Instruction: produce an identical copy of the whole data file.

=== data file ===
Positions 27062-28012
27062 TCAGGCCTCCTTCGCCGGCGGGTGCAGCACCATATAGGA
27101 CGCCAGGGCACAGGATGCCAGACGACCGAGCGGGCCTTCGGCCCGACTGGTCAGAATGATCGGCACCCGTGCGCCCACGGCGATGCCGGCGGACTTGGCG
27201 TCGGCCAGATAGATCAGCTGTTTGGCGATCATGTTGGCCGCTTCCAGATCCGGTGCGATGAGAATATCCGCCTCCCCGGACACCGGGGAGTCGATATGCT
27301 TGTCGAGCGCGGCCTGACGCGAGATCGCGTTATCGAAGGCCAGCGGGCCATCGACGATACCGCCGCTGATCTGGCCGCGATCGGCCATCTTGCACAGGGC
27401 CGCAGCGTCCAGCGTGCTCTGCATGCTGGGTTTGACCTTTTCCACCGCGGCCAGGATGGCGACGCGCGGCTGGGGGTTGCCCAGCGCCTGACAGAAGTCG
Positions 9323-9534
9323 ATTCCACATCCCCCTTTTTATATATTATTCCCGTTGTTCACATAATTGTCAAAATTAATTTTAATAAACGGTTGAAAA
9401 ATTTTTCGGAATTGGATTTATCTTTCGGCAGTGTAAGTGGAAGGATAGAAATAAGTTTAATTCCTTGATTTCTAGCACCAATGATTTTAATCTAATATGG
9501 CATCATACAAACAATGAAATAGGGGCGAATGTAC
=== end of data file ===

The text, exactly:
Positions 27062-28012
27062 TCAGGCCTCCTTCGCCGGCGGGTGCAGCACCATATAGGA
27101 CGCCAGGGCACAGGATGCCAGACGACCGAGCGGGCCTTCGGCCCGACTGGTCAGAATGATCGGCACCCGTGCGCCCACGGCGATGCCGGCGGACTTGGCG
27201 TCGGCCAGATAGATCAGCTGTTTGGCGATCATGTTGGCCGCTTCCAGATCCGGTGCGATGAGAATATCCGCCTCCCCGGACACCGGGGAGTCGATATGCT
27301 TGTCGAGCGCGGCCTGACGCGAGATCGCGTTATCGAAGGCCAGCGGGCCATCGACGATACCGCCGCTGATCTGGCCGCGATCGGCCATCTTGCACAGGGC
27401 CGCAGCGTCCAGCGTGCTCTGCATGCTGGGTTTGACCTTTTCCACCGCGGCCAGGATGGCGACGCGCGGCTGGGGGTTGCCCAGCGCCTGACAGAAGTCG
Positions 9323-9534
9323 ATTCCACATCCCCCTTTTTATATATTATTCCCGTTGTTCACATAATTGTCAAAATTAATTTTAATAAACGGTTGAAAA
9401 ATTTTTCGGAATTGGATTTATCTTTCGGCAGTGTAAGTGGAAGGATAGAAATAAGTTTAATTCCTTGATTTCTAGCACCAATGATTTTAATCTAATATGG
9501 CATCATACAAACAATGAAATAGGGGCGAATGTAC